But I guess I'm being silly - people would never be dumb enough to fall for that, would they?

    Toodle pip.

  2. bmorey Says:

    Ditto funeral directors. The Melbourne Yellow Pages is full of display ads for funeral directors with just a mobile number for contact. These aren't all different funeral directors of course - a good proportion are a front for Bell Funeral Services. Bell also runs several websites that look like genuine funeral directors but a whois search shows the truth: All Care Funeral Services, Female Funeral Care, Serenity Funeral Services, Harris Family Funerals, Combined Funeral Directors,, Allied Funeral Directors are all fronts. Some some say Bell is really shonky business but I couldn't possibly confirm this.

  3. trouserlord Says:

    Wouldn't googly street view be effective in circumventing the locksmith scam? You could check out the address to make sure there's actually a locksmith there. If you're really lucky it may even have the phone number on the shop front. I know it isn't always easy to go looking on the interwebs when you're locked out of the house at 3am. You'd need one of them iphone thingies.

  4. Stuart Says:

    I would second the sentiment that your talents are largely wasted on scams. That being said, whatever floats your boat.

    As for the locksmith, nothing beats a half brick in cost and effectiveness. Why overly complicate things?

  5. peridot Says:

    “replace all your light bulbs for only $5″ - that would be "Who will exchange old lamps for new lamps?", making it a very old scam indeed?

    Have you seen the British TV series Hustle?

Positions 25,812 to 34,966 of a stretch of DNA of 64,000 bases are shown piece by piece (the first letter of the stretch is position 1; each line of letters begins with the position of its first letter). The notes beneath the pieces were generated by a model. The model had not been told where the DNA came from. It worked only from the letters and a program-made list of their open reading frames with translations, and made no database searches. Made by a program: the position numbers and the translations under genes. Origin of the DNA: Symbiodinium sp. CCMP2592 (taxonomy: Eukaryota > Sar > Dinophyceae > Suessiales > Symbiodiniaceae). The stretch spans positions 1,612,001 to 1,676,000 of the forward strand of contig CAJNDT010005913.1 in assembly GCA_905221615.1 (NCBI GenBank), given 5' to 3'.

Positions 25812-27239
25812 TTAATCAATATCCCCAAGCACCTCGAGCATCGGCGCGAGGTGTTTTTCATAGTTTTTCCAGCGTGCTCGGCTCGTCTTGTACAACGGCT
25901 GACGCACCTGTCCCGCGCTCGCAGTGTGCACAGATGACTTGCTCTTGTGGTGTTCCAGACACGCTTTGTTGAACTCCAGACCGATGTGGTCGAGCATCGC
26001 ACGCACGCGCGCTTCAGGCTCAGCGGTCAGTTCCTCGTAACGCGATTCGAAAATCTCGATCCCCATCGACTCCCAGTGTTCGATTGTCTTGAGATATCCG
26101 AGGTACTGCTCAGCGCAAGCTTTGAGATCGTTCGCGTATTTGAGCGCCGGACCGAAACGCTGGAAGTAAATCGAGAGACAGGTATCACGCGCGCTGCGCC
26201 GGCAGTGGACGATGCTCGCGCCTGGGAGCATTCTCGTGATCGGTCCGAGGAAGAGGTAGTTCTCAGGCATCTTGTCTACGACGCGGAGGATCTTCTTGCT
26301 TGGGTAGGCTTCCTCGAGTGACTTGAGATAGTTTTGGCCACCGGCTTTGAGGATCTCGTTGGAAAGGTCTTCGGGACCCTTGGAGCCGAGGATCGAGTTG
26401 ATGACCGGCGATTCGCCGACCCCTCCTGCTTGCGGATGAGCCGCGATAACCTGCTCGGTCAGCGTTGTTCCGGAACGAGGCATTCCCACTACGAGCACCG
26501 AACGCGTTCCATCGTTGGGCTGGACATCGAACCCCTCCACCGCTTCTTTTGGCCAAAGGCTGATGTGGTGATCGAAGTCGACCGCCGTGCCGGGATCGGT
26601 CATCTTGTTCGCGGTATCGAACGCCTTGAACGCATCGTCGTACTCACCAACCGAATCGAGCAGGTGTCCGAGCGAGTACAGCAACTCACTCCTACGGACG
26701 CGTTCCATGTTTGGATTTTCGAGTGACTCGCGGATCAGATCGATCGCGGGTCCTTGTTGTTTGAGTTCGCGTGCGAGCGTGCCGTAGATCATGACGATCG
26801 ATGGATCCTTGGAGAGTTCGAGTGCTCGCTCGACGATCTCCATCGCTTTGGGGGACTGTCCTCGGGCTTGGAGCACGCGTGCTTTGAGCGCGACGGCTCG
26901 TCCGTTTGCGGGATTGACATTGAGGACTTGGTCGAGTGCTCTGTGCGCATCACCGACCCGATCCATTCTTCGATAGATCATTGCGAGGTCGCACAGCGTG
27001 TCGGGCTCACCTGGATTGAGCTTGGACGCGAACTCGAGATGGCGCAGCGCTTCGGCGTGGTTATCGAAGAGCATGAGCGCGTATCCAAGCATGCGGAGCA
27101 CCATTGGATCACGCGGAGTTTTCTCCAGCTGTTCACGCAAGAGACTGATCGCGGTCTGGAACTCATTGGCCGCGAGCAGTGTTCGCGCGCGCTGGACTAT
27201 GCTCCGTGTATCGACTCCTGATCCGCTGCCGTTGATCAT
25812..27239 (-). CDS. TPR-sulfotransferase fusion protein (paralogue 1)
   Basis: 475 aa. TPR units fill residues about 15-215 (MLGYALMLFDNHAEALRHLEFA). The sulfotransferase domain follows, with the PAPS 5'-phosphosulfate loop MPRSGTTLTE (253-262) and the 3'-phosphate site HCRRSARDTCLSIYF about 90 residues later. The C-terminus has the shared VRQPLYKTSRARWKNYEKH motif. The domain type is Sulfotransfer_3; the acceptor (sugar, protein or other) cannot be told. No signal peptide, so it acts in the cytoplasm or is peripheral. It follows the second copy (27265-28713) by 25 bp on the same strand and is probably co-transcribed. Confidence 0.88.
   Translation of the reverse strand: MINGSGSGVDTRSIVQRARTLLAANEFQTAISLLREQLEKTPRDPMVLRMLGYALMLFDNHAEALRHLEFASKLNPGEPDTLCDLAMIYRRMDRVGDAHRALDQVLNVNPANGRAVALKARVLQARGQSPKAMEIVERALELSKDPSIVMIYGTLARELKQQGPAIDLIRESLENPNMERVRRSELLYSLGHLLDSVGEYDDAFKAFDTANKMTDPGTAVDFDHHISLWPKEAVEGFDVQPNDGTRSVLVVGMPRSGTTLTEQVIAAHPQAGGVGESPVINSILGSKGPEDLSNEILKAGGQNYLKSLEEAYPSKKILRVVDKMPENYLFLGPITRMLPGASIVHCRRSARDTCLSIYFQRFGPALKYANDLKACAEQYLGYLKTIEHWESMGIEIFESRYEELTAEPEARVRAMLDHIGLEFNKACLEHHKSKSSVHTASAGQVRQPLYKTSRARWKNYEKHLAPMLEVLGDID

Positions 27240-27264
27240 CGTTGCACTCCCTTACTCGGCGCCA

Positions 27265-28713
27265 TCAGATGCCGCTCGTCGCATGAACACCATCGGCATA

6. evilspoons Says:

    I suppose these fake locksmiths have unique phone numbers for each location that the guy on the other end has to keep straight in his mind. Perhaps you could just ask him where he's located and tell him "if you're not here in (a reasonable amount of time for the place he's supposed to be) don't bother showing up at all".

  7. captin_nod Says:

    Speaking to "until someone comes up with a way to filter the fakes out of services like Google Maps" - there are some community-driven websites like which function as workable filters. They do have their problems - fake reviews, payment to bump up search rankings etc. - but they still can be quite effective to weed out dodgy dealers.

    In San Francisco at least, Yelp seems to work because it seems everyone (well, for a specific subset of 'everyone' anyway) uses it, and _everything_ seems to have a review. If something smells fishy, there will soon be a ton of bad reviews for it - and it's effective, because so many potential customers will come to check Yelp before they go out and use a service.

  8. eofpi Says:

    Keeping track of the different numbers wouldn't be that hard; just stick labels on the cellphones.

    As an alternative to "if you're not here in $timeperiod...", you could call 2 or 3 locksmiths and tell them all that the first one there gets the job.

  9. dazzawul Says:

    locksmith, prolly 100+ dollars at 3 am

    half brick then a glass offcut (assuming you have those smaller windows near your door), 10 bucks max, you just have to worry about someone breaking in after you >.>

  10. j Says:

    "Who are you? How did you get in here?"
    "I'm a locksmith. And... I'm a locksmith."

  11. Daniel Rutter Says:

    For what it's worth, San Francisco seems to have a pretty good case of locksmith measles too. So I presume anybody who doesn't know to check Yelp, or gets fooled by fake Yelp reviews, is going to be just as screwed as a New Yorker.

  12. jmbier Says:

    To be fair, I more meant scam devices such as "save xxx amount of fuel per year", or "puts out more energy than it puts in". Kinda the no-brainer false claims. Your idol is made of pieces of your hair, skin flakes, and held together by bodily fluid. I cannot afford the gold :(

  13. peridot Says:

    @12: That's not an idol, that's a voodoo doll. Any sudden shooting pains recently, Dan?

  14. FuzzyPlushroom Says:

    I think it's a Billy Idol.

  15. THS Says:

    Ahhh could this be why Drebin and Nordberg opened up a locksmith shop in the old Police Squad series?

    Drebin had to break the door window to get into the shop because he couldn't get the key to work :)

  16. Mr. Peepers Says:

    I work in Manhattan, and you can't walk far without seeing a locksmith sticker right underneath the locks on most buildings, or on a phone booth. Sometimes it's layers of stickers on the doors. It's odd.